Indian jeweler Nirav Modi arrested in London: British police

Fugitive billionaire jeweler Nirav Modi is accused of defrauding state-run Punjab National Bank about $2 billion in spurious loans. Above, a protester with a cutout of Modi in New Delhi. (AFP)
Updated 20 March 2019
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Indian jeweler Nirav Modi arrested in London: British police

  • India had asked Britain in August to extradite billionaire jeweler Nirav Modi

LONDON: Diamond tycoon Nirav Modi, whose jewels once adorned stars from Bollywood to Hollywood, was arrested in London Tuesday, more than a year after Indian authorities alleged he was involved in a $1.8 billion bank fraud.
Modi, 48, was detained in central London and remained in custody overnight, the Metropolitan Police Service said. He is due to appear at London's Westminster Magistrates' Court for a bail hearing later Wednesday.
Indian authorities have sought Modi's arrest since February 2018, when they alleged companies he controlled defrauded the state-owned Punjab National Bank by using fake financial documents to get loans to buy and import jewels.
Police in India later raided the homes and offices of Modi and business partner Mehul Choksi, seizing nearly $800 million in jewels and gold. The men are thought to have left India before the alleged fraud was discovered.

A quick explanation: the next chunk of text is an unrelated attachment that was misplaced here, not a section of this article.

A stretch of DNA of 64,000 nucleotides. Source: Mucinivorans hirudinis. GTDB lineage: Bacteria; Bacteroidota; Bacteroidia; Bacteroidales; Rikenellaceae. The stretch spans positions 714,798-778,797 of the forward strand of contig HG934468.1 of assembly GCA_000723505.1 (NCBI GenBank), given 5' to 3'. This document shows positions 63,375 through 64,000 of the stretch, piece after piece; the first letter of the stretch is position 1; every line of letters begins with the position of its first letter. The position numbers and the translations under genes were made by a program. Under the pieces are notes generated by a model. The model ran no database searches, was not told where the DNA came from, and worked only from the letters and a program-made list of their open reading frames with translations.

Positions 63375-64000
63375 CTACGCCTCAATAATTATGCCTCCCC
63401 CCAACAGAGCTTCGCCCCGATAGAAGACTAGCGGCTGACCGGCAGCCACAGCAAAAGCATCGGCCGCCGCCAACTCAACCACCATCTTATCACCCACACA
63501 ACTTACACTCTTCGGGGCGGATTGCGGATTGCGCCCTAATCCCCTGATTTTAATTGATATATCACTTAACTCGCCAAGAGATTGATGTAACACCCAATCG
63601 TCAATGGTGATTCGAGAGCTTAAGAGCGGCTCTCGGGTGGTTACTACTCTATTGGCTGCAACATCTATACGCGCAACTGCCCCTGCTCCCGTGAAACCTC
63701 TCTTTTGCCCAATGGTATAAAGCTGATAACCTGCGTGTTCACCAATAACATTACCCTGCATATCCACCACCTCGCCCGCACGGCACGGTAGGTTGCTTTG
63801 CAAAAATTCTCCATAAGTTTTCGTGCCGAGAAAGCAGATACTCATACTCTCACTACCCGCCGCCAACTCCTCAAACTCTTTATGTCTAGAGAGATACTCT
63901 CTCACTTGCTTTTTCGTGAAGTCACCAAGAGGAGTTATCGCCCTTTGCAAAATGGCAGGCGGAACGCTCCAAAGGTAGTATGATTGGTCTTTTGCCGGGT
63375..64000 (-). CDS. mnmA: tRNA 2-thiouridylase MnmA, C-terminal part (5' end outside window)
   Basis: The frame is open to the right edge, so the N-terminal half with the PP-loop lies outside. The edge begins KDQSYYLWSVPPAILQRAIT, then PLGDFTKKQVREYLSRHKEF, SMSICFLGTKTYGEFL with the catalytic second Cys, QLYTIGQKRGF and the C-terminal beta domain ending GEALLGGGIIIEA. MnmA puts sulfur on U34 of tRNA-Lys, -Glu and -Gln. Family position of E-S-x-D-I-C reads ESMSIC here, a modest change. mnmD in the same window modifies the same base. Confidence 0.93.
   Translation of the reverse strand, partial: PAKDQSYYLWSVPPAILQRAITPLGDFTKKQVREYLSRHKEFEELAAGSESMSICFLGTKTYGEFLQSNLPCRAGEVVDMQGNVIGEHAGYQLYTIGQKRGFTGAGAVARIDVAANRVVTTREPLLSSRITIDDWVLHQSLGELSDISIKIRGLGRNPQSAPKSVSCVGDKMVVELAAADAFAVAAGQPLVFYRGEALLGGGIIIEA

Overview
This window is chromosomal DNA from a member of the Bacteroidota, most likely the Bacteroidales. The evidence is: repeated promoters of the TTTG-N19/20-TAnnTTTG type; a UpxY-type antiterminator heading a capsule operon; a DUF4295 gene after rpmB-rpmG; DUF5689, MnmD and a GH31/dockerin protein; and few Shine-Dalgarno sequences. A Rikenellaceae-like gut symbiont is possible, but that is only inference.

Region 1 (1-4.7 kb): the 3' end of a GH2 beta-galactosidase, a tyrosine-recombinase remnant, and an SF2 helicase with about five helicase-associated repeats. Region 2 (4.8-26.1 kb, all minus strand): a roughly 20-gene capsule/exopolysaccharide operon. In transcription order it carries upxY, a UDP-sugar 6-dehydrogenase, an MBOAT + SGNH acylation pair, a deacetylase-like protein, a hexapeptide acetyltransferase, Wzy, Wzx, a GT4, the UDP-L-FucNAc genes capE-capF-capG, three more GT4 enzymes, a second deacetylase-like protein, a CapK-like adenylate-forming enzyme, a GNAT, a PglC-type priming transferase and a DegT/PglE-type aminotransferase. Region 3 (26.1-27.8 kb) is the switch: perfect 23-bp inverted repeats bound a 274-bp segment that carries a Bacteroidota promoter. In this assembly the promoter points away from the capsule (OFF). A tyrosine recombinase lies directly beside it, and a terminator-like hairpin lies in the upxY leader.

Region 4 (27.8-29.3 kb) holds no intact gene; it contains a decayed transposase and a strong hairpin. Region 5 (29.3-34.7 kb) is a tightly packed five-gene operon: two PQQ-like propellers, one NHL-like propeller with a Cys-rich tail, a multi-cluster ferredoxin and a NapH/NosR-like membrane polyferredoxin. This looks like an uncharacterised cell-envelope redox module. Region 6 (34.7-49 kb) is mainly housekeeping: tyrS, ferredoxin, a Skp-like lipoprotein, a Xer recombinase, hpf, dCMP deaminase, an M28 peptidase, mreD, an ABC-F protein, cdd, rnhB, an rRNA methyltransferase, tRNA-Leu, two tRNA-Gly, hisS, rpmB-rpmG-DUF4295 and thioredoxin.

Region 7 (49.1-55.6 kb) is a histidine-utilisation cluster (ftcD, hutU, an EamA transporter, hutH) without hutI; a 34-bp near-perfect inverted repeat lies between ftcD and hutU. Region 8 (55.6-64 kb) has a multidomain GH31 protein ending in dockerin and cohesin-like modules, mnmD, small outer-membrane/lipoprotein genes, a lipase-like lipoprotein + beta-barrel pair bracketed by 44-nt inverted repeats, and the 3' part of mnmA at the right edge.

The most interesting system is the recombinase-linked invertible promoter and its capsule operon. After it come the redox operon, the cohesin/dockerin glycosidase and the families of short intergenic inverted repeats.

Modi denies the allegations and has sought political asylum in the U.K.
In a letter to Punjab National Bank last year, Modi said he owed the institution about 50 billion rupees ($775 million). The $1.8 billion figure cited by the bank resulted in a media frenzy that pressured authorities to quickly search and seize assets from two of his companies, Firestar International and Firestar Diamond International, Modi said.
The son of a diamond merchant, Modi built an international jewelry empire that stretched from India to New York and Hong Kong. Bollywood star Priyanka Chopra became the face of his eponymous brand and Hollywood actress Naomi Watts appeared with Modi at the opening of his first U.S. boutique in 2015.
As recently as 2017, Forbes magazine estimated Modi's wealth at $1.8 billion. But his empire began to crumble after the fraud allegations, and he was removed from the publication's billionaires list in 2018.
Last year, the international police organization Interpol issued a "red notice" seeking Modi's arrest worldwide. His arrest finally came after Britain's Daily Telegraph earlier this month said it had tracked him down to a luxury apartment in London's Centre Point tower, a 34-story building that promotes itself as a "landmark with unparalleled views."


Malawi becomes 1st nation to immunize kids against malaria

Updated 52 sec ago
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Malawi becomes 1st nation to immunize kids against malaria

  • The vaccine, known as Mosquirix, was developed by GlaxoSmithKline and was approved by the European Medicines Agency in 2015
LONDON: The World Health Organization says Malawi has become the first country to begin immunizing children against malaria, using the only licensed vaccine to protect against the mosquito-spread disease.